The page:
Located in Fitzroy Gardens - 26.1 hectares (or 35 and even over 40 if you believe other sites) of lush parkland at the northern end of the CBD and also the resting place of Melbourne's earliest pioneers.
This is a shot of the statue of Diana the Huntress outside the Conservatory.
Depicting Diana, the goddess of mood and contemplation and two hounds, this full-length bronze sculpture replaced a cement statue copied from 'Diana' held in the Vatican.
William Leslie Bowles was the maker and A.B Brunton of London the founder.
It was erected in a pool in front of Conservatory at a cost of 750 pounds and unveiled by Lord Mayor Cr Coles on September 4, 1940. The lily pond was constructed especially for this work.
Then there's Captain Cook's Cottage. Captain Cook, for those of you who don't know, was one of the great explorers of the 18th century. On his third major voyage around the world he was speared to death by natives in Hawaii.
The Cottage originally stood on an extremity of the village of Great Ayton, Yorkshire. Cook's father who had gone to Great Ayton from Marton to be a "hind" or bailiff on Thomas Skottowe's farm, Airey Holme, either built, rebuilt or bought it in 1755.
From the date 1755 and the initials (those of James and Grace, Cook's mother and father) over the doorway which is apparently older than the rest of the cottage, it would seem that the cottage was rebuilt, and not originally built by Cook's father when he bought it.
It actually is only a stone's throw from the Conservatory.
A Melbourne showpiece, Fitzroy Gardens boasts other historic and botanic treasures apart from the flower-filled conservatory. It also has a 150-year-old avenue of magnificent elms, a miniature Tudor village and a fairy tree.
Fondest memory: One of the greatest attractions for children (let's be honest, and parents!) is the Fairies' Tree - Ola Cohn's Fairies Tree to be specific, comprising a series of lovely coloured carvings on the stump of one of the original Red Gum trees in the Fitzroy Gardens, well over 300 years in age.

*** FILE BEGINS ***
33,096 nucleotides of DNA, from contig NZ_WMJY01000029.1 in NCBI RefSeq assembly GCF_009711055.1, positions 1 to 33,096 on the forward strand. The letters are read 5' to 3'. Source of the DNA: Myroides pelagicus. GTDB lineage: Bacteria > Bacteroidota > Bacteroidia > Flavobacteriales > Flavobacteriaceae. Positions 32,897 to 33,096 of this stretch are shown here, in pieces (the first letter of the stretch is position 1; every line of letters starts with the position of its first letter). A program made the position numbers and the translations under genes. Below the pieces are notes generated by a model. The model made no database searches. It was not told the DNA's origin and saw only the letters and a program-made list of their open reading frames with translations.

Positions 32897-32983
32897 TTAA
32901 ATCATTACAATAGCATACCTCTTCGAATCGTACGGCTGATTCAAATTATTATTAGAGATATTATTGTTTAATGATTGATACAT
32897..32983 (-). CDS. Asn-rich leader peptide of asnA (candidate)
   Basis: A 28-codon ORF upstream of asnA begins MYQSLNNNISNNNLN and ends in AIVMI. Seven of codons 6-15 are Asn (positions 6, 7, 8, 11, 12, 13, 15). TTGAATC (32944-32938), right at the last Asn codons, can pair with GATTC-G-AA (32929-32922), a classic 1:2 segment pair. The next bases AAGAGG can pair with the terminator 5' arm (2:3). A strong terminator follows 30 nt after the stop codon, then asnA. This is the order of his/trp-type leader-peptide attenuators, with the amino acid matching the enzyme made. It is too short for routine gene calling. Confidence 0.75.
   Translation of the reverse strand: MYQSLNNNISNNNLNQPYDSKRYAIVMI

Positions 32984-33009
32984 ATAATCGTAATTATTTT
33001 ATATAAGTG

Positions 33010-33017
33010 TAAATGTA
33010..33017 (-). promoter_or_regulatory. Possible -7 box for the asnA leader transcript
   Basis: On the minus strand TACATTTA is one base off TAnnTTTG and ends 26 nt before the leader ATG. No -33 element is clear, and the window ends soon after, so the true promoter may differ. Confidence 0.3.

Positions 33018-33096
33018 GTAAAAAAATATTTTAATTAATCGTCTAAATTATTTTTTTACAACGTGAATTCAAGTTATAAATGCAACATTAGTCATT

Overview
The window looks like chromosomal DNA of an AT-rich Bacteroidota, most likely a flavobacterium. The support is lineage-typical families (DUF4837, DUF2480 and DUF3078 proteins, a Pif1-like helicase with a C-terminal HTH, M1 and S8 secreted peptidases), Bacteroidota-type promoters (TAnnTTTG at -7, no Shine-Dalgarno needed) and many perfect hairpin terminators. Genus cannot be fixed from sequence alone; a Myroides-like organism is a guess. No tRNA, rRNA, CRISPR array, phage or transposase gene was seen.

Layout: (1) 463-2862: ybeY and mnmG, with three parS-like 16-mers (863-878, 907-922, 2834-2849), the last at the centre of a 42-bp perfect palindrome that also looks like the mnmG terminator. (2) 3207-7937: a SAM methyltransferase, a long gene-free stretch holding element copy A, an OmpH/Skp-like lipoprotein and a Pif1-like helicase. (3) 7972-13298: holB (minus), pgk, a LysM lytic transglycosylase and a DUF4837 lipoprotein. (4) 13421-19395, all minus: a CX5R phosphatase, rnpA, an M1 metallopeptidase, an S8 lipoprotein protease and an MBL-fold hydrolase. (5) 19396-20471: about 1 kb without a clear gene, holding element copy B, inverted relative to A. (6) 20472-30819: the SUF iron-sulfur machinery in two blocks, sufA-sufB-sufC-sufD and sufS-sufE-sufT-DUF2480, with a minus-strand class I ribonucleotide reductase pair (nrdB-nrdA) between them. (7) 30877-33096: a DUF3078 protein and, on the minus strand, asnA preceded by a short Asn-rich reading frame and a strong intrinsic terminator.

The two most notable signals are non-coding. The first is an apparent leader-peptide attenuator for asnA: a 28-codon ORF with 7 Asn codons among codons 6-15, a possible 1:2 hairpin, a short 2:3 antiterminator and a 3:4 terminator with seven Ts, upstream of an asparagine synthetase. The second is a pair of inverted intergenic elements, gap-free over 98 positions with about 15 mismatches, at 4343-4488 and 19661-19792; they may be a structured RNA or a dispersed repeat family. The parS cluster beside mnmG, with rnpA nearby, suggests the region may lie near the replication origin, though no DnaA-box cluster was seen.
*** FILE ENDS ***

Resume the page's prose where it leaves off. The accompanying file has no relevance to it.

From 1931 to May 1934 - Victoria's Centenary Year - Miss Cohn worked on the delightful likenesses of fairies, dwarfs, gnomes, a marvelous jackass, koalas, flying foxes and a host of typical Australian animals and birds. She used all the natural irregularities and curves to transform the tree trunk into a thing of beauty.
Her intentions are best described in the foreword to her book, "The Fairies Tree", inscribed on the tree's plaque :
"I have carved in a tree in the Fitzroy Gardens for you, and the fairies, but mostly for the fairies and those who believe in them, for they will understand how necessary it is to have a fairy sanctuary - a place that is sacred and safe as a home should be to all living creatures."
The carvings were done years after the death of the tree and so the problem of the trunk's preservation presented a problem. In 1977, the trunk was extracted from the ground for chemical treatment and the removal of rotted wood, and during the process, a mummified brush tail possum over 40 years old was found perfectly preserved within the trunk. The tree was remounted on a concrete base to prolong its life.
The council currently is very concerned about the leaving of money at the tree as it is causing damage, however slowly, and is the sugject of a hot debate.
Access is gained from Lansdowne Street, Clarendon Street and Wellington Parade.
Favorite thing: If you like flowers just visit the Conservatory. Looks great inside. I did some pictures in the Conservatory traveloque.